AerospaceAM for Space

Relativity Space to launch 3D printed rockets from Cape Canaveral site

The startup signed an agreement with the U.S. Air Force

Relativity Space, an aerospace startup with a focus on 3D printed rockets, recently penned a deal with the U.S. Air Force to begin launching its rockets from the Launch Complex 16 at Cape Canaveral in Florida. Launch Complex 16, also known as LC-16, is something of a historic site: it was built in the late 1950s to launch LGM-25 Titan missiles, was used by NASA for some time and has not seen a launch since 1988’s Intermediate-Range Nuclear Forces Treaty.

Founded in 2015 by Tim Ellis and Jordan Noone, Relativity Space is quickly becoming one of the leading satellite launch companies largely thanks to its AM manufacturing approach. The LA-based company, which this past March announced a $35 million investment round, has developed the world’s largest metal 3D printer, the Stargate, which can be used to produce up to 95% of its rocket.

Relativity Space Cape Canaveral
Relativity Space’s Stargate 3D printer

In recent years, the company has reportedly test-fired over 100 rocket engines built from 3D printed components, proving the viability of the technology for space applications. Crucially, 3D printing has enabled Relativity Space to streamline rocket engine production, consolidating part numbers from over 100,000 to just 1,000.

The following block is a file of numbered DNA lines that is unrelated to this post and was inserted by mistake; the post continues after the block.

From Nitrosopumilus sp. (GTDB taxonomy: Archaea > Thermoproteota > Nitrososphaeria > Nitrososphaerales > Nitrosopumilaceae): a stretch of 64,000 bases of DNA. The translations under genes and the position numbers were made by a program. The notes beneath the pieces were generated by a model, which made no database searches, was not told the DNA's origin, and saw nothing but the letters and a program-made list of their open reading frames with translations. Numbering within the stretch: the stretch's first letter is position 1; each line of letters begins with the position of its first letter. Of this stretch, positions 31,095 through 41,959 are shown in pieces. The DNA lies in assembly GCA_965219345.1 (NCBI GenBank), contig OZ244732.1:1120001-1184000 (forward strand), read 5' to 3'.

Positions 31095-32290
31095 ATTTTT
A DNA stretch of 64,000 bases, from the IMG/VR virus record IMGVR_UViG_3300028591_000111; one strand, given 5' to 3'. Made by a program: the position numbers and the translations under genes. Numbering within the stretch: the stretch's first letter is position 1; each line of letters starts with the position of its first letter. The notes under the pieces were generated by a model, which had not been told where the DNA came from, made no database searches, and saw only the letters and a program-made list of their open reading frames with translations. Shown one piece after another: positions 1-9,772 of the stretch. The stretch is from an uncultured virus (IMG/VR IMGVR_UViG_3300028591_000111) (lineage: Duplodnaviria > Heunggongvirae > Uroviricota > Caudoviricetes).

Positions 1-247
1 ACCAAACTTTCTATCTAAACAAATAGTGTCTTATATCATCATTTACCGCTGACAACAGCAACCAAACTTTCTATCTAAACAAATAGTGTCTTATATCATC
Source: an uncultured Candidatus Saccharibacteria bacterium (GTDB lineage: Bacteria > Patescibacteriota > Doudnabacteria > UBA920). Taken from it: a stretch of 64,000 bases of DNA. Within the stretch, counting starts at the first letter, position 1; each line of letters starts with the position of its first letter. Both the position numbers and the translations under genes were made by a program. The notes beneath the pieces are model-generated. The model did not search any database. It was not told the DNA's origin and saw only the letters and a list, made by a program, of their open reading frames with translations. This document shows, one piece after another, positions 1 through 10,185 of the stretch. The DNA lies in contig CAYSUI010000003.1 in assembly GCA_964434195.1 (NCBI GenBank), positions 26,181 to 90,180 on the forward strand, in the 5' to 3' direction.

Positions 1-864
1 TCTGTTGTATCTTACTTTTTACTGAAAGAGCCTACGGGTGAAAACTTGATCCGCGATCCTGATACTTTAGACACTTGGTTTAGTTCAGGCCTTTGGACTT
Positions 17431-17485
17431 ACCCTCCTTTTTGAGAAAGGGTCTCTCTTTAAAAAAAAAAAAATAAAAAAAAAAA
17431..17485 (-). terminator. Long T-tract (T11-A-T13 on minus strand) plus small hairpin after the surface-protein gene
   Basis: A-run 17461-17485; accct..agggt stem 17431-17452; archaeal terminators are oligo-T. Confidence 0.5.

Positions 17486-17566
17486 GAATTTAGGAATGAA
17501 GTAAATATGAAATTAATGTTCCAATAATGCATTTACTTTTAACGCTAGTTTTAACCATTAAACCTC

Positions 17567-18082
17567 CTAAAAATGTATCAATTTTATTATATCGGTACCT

The first rocket Relativity Space plans to launch from LC-16 in Cape Canaveral will be the Terran 1, a medium-sized low-Earth orbit launch vehicle with a maximum payload of 1,250 kg. According to Relativity Space, the Terran 1 can be 3D printed in just 60 days. As of yet, no expected launch date has been revealed.

If early launches from Cape Canaveral pass environmental and other tests, the startup could extend its contract with the U.S. Air Force to a 20 year exclusive lease. The LA startup also has an agreement with NASA to test its 3D printed engines at the Stennis Space Center in Mississippi.

Down the line, Relativity Space also has intentions to bring its rocket 3D printing to Mars.


Tess Boissonneault

Tess Boissonneault moved from her home of Montreal, Canada to the Netherlands in 2014 to pursue a master’s degree in Media Studies at the University of Amsterdam. It was during her time in Amsterdam that she became acquainted with 3D printing technology and began writing for a local additive manufacturing news platform. Now based in France, Tess has over two and a half years experience writing, editing and publishing additive manufacturing content with a particular interest in women working within the industry. She is an avid follower of the ever-evolving AM industry.

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